For the first time in its history, Microsoft Corp has sold bonds to investors, raising $3.75 billion. Due to its stellar credit rating, the software giant was able to sell at interest rates that were
much lower than most other corporations, and only slightly more expensive than U.S. government debt.
According to The Wall Street Journal
, Microsoft may be planning to use the
money for an acquisition, but sources said the company didn't have a specific deal in mind for the cash; rather, it was seeking to take advantage of market conditions. Analysts think Microsoft is more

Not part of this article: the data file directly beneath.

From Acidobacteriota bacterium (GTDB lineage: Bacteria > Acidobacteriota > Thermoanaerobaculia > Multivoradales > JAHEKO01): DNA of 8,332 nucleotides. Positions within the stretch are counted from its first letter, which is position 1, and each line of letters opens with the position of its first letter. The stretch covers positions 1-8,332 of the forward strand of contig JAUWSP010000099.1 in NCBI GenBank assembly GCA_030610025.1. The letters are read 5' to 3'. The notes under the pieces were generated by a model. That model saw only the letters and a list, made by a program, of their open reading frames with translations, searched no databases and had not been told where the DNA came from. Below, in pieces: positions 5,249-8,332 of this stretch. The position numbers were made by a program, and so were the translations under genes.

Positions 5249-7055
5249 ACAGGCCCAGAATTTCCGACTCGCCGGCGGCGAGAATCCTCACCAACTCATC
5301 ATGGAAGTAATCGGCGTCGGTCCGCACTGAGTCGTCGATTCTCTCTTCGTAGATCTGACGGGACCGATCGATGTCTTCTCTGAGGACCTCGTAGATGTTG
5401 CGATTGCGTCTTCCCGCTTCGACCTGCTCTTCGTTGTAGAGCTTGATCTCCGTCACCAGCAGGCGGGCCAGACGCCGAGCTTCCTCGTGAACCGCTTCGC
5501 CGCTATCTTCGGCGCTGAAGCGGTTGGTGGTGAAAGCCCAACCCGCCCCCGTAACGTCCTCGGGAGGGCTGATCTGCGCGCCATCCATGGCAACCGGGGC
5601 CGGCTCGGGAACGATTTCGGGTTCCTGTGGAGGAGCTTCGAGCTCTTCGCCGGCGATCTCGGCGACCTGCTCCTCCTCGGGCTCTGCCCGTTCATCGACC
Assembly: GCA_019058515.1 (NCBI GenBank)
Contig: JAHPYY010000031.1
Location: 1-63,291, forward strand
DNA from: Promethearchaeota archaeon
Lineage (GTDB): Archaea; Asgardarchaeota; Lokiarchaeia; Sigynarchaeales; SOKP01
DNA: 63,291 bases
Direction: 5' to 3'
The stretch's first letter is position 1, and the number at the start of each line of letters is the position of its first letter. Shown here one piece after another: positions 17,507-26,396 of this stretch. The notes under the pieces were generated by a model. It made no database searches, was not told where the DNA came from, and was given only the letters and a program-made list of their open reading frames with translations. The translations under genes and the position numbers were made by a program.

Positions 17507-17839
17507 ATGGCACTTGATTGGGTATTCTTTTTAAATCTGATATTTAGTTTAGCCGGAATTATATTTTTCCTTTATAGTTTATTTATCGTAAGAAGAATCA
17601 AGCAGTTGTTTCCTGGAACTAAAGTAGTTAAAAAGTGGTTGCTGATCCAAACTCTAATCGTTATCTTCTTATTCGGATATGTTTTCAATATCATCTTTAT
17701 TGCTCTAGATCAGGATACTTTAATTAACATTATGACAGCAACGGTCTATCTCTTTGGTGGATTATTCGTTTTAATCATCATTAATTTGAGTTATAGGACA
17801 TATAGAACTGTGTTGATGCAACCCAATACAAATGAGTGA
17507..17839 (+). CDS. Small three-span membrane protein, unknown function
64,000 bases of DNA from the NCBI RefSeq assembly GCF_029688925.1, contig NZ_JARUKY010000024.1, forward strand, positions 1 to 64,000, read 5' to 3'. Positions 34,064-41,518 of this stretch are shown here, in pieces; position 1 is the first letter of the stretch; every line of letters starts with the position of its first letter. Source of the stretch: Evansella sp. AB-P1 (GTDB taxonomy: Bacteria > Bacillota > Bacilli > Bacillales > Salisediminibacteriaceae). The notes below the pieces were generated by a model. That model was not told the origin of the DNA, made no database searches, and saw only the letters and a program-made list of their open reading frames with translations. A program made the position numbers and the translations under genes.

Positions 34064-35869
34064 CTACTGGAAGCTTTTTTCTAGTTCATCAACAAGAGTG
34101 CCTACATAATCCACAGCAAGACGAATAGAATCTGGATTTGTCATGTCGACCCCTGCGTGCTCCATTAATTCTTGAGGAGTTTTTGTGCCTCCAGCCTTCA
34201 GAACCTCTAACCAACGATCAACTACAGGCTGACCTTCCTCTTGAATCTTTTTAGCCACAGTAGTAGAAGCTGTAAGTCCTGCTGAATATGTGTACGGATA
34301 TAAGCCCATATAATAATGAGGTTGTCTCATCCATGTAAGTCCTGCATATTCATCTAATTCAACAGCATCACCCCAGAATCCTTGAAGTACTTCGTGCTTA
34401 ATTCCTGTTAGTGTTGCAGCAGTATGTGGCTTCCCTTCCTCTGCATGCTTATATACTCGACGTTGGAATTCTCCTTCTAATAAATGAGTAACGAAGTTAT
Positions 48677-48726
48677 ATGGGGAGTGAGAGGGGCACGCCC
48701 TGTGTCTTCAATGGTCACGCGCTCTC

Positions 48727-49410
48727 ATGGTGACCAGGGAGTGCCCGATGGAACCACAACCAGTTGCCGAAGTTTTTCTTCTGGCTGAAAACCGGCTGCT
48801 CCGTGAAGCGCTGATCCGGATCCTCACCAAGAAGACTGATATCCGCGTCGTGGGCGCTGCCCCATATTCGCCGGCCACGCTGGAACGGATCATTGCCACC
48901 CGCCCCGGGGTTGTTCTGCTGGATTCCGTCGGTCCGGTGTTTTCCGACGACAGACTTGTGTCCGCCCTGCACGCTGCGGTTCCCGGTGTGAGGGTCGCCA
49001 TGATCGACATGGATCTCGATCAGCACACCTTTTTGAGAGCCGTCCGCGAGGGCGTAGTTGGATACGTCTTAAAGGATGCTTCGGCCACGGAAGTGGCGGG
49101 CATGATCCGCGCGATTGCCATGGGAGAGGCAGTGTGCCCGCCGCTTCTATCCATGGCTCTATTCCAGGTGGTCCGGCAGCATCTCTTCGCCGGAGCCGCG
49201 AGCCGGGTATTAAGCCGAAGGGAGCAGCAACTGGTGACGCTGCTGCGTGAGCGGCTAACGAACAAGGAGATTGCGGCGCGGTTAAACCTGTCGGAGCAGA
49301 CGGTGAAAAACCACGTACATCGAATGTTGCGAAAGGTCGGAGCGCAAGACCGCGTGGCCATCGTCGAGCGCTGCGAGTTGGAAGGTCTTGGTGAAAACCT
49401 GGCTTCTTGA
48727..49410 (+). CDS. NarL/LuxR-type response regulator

likely to use the new cash to buy back its stock, which has fallen more than 30% in the last year. In an SEC filing, Microsoft said it plans to use the funds for "general corporate purposes."
Of course, the money could give the Redmond, Wash. giant the financial firepower to make a major acquisition or a series of major acquisitions, such as Yahoo's search business, microblogging
sensation Twitter, or German corporate software maker SAP AG. Why else would Microsoft raise money when it has so much cash on hand?
Read the whole story at The Wall Street Journal »